The basic idea is that you must get one eye to look at one of the image pair, the other eye at the other. Slight differences in the pictures provide clues which your brain interprets as depth information to create the sense of range. To do this 'split imaging' you either look beyond the pictures (as in the popular stereograms that look like a jumble of colors until you look beyond them), or look in front of the image pair (cross your eyes). The idea is illustrated in the following drawing.
When you first start trying to split the view you should see a partial 'phantom' image(s) appear between the two real images. Keep your attention on this phantom image(s). Try to change the distance you are looking at so the phantom image(s) becomes wider. If you see two phantom images try to align some prominent feature in them more closely. At some point, when the phantom image is nearly as wide as a real one (or the two phantoms are more nearly aligned), the stereo will 'jump' into view, and you will see three complete images with the middle one in stereo. The depth illusion is quite strong, so you won't have any doubt when you've got it right. After some practice the jump comes much more readily, and you feel much more comfortable.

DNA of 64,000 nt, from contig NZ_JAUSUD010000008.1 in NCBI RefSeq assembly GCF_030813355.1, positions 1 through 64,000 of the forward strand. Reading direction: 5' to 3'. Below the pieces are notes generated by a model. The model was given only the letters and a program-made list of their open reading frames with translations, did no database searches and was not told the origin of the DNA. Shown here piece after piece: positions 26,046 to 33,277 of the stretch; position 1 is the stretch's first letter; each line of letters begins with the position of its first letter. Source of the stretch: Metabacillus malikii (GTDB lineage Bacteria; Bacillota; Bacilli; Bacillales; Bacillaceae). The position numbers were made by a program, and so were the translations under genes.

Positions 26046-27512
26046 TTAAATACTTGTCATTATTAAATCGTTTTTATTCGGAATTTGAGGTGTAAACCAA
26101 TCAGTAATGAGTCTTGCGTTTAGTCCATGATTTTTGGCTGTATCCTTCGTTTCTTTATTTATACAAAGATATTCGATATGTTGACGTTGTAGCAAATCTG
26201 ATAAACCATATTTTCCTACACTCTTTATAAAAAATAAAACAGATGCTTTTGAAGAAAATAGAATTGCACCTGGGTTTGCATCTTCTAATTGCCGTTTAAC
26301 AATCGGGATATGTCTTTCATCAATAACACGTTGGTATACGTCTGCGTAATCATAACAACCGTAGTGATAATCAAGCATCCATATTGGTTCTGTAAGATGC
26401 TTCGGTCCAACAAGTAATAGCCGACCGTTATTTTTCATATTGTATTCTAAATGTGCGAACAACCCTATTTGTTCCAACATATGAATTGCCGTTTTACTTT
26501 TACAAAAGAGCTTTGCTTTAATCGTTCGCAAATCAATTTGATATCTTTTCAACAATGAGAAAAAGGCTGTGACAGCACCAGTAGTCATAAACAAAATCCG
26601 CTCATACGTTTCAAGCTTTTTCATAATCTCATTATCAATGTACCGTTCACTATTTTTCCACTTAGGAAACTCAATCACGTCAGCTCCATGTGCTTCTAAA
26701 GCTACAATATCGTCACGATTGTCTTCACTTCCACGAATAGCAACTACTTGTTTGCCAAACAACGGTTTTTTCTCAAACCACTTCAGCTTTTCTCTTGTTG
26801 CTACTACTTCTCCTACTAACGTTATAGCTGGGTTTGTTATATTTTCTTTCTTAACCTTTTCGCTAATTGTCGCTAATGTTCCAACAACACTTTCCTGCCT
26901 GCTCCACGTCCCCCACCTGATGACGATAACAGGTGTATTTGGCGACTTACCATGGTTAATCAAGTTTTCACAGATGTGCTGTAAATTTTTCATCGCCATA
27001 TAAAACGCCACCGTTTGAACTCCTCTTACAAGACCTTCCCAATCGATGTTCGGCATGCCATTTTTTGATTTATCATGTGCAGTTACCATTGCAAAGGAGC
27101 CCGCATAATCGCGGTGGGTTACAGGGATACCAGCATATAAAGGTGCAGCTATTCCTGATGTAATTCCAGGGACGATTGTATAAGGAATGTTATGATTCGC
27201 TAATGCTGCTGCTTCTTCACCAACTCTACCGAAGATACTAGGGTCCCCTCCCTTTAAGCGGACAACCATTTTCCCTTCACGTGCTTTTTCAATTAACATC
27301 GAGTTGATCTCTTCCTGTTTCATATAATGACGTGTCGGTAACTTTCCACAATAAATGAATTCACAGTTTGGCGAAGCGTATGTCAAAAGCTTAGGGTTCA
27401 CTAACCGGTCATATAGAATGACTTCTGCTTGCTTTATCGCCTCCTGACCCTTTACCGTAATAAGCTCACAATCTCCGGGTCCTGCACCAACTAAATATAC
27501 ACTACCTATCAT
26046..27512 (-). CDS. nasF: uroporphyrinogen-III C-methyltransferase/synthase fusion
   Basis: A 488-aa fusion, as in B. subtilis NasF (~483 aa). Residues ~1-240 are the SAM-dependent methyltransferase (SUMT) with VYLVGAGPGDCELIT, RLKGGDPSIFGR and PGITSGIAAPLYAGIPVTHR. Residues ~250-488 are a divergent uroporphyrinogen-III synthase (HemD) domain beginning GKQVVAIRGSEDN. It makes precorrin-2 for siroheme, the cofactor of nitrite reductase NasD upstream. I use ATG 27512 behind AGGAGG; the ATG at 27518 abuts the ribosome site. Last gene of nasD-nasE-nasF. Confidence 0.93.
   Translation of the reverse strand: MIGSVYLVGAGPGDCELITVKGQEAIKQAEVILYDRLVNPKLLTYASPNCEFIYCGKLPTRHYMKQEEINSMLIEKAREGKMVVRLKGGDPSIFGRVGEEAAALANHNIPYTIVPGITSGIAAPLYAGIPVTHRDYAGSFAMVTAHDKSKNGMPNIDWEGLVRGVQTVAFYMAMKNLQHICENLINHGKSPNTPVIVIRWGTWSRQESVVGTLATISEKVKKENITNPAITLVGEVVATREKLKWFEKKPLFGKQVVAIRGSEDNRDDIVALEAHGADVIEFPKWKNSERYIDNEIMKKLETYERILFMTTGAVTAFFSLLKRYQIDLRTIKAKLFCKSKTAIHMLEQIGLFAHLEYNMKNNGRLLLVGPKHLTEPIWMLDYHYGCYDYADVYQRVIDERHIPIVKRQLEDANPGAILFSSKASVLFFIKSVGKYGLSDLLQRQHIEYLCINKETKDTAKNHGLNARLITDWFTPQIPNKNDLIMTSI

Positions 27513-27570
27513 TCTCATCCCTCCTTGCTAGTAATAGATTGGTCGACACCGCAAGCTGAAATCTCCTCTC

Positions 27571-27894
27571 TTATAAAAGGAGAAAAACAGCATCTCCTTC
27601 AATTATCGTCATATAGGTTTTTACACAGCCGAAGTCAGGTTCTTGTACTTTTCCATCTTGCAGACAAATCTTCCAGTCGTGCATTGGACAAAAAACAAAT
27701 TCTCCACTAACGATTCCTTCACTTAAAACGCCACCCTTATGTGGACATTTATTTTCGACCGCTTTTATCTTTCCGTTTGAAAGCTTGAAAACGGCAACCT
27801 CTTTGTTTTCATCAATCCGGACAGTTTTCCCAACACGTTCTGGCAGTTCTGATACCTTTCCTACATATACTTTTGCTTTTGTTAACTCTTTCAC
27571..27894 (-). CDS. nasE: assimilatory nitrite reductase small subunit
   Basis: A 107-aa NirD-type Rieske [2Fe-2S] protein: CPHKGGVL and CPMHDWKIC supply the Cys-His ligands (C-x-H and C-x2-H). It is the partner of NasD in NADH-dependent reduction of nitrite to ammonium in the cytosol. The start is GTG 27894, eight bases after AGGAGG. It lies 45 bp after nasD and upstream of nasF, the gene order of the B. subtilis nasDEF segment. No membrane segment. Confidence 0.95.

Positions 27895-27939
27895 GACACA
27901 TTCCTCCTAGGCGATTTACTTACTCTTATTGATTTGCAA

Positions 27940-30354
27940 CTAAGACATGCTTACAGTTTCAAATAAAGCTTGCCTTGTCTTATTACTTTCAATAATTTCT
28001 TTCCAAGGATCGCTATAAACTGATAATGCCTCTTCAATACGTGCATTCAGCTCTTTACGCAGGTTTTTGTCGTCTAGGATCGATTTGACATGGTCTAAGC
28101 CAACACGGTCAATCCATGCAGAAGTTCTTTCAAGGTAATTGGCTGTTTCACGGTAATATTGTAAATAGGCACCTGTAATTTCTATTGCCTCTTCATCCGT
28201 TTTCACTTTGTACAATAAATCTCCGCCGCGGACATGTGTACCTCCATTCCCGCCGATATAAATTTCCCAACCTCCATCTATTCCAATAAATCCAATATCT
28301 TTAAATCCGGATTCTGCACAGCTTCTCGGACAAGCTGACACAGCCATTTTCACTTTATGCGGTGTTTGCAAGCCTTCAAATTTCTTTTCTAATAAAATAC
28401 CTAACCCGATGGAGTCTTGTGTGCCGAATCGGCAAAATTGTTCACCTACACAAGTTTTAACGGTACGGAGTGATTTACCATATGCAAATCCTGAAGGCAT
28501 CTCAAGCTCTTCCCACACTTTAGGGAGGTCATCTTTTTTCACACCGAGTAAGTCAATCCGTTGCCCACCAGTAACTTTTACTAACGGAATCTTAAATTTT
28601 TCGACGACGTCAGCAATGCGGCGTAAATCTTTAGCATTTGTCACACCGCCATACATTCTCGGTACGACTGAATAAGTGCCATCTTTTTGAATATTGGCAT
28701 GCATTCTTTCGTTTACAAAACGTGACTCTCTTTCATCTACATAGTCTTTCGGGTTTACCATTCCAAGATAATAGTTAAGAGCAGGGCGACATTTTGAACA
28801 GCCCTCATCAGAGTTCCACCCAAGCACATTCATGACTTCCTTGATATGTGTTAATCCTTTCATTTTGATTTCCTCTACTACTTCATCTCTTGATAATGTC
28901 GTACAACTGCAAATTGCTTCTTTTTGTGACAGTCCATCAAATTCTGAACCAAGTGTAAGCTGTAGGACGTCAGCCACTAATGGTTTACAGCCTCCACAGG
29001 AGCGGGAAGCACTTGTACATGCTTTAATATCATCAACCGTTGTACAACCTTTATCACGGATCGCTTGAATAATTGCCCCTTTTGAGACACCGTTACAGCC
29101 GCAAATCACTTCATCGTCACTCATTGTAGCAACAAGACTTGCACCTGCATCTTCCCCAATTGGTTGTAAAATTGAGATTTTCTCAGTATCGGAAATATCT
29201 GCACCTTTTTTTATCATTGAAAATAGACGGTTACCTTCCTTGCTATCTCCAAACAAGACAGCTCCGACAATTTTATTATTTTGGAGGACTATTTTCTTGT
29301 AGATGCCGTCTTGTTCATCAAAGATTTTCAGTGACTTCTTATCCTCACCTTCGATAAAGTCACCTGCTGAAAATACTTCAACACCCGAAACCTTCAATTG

For skill development you may use the 'Practice Views' below in which image pairs are graded in size. Start by getting the small images (1) at the upper left into stereo, then simply drop your gaze to the next row (2, 3, 4, etc). Once a bit of skill is acquired you may start at the upper right (3), and continue with even larger images in the right column (8, 9, etc). You may also start with higher numbered images, once you have some control and know what you're trying to do.
Once you see in stereo you can tell, from the small images (1) in the upper left corner, whether you are using cross or parallel mode. View 8 is about eye separation (65 mm), so if you are using parallel mode and start having trouble about there you shouldn't be too surprised. Few people can make their eyes splay apart beyond the parallel by more than a few degrees.
In the pictures on the calling page for this Help screen the left pair of a three image set are arranged for one mode, the right pair for the other. The center picture is used for both modes. The outside picture for the mode you're not using should be ignored.
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